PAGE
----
European Journal of Social Theory 18 (3):236-256 (2015)

This article seeks to enrich the social-theoretical and sociological approach to climate change by arguing in favour of a weak naturalistic ontology beyond the usually presupposed methodological sociologism or culturalism. Accordingly, attention is drawn to the elementary social forms that mediate between nature and the sociocultural form of life and thus figure as the central object of a critical sociological explanation of impediments retarding or preventing a transition to a sustainable global society. The argument is illustrated by a comparison of the current situation of climate change to a similar situation some 10,000 years ago which conditioned the transition from hunting-gathering to farming. The crucial factor in the prehistoric transition had been the newly acquired cognitive fluidity, which not only became the defining feature of the modern human mind, but is also foundational of the corresponding social form of life. The cognitively fluid mind made possible new generative practices and the imagination of counterfactuals possessing an incursive force that is capable of transforming existing practices and social structures. The ultimate question, then, is twofold: whether there is enough potential left in the cognitively fluid mind for its societal significance to be activated to the benefit of a transformation of the current recalcitrant social formation; and whether we today are able and willing to recognize such potential and corresponding realizable possibilities upon which to act.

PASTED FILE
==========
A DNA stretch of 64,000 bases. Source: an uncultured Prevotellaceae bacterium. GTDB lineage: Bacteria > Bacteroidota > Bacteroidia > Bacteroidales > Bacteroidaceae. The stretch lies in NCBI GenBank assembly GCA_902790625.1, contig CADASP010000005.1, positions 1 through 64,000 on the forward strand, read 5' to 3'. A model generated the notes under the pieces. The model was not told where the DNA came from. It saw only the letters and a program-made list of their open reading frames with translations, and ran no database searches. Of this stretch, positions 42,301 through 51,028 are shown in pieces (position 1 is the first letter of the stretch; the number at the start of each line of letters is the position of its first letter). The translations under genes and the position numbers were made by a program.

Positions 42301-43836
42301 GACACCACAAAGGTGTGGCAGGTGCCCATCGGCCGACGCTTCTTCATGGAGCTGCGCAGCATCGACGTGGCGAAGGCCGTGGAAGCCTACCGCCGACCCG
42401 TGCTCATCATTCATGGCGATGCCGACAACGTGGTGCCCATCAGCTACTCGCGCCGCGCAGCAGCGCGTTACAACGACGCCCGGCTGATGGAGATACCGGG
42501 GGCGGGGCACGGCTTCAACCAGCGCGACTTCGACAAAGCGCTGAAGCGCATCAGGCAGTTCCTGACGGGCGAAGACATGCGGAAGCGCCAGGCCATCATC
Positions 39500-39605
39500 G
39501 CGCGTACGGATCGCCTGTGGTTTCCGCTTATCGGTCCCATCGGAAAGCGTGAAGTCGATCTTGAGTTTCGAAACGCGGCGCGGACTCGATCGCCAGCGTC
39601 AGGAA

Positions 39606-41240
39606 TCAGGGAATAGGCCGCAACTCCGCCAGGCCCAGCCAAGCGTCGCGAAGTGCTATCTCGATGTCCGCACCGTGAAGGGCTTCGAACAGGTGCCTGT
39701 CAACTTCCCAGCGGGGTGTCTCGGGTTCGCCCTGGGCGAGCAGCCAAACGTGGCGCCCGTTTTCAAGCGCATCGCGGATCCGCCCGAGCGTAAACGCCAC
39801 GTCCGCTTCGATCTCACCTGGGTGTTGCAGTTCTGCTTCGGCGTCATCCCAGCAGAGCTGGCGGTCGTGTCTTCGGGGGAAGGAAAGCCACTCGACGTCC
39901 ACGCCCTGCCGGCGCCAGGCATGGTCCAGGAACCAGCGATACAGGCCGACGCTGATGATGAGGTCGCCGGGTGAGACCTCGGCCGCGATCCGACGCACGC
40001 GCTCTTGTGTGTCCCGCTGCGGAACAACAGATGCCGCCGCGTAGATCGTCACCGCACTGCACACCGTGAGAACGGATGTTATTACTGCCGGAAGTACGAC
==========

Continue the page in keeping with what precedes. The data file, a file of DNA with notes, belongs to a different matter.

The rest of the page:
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DOI 10.1177/1368431015579961
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References found in this work BETA

Metarepresentations: A Multidisciplinary Perspective.Dan Sperber (ed.) - 2000 - Oxford University Press USA.
Climate for Change, or How to Create a Green Modernity?Ulrich Beck - 2010 - Theory, Culture and Society 27 (2-3):254-266.

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Governing the Anthropocene: Agency, Governance, Knowledge.Aurea Mota & Gerard Delanty - 2017 - European Journal of Social Theory 20 (1):9-38.

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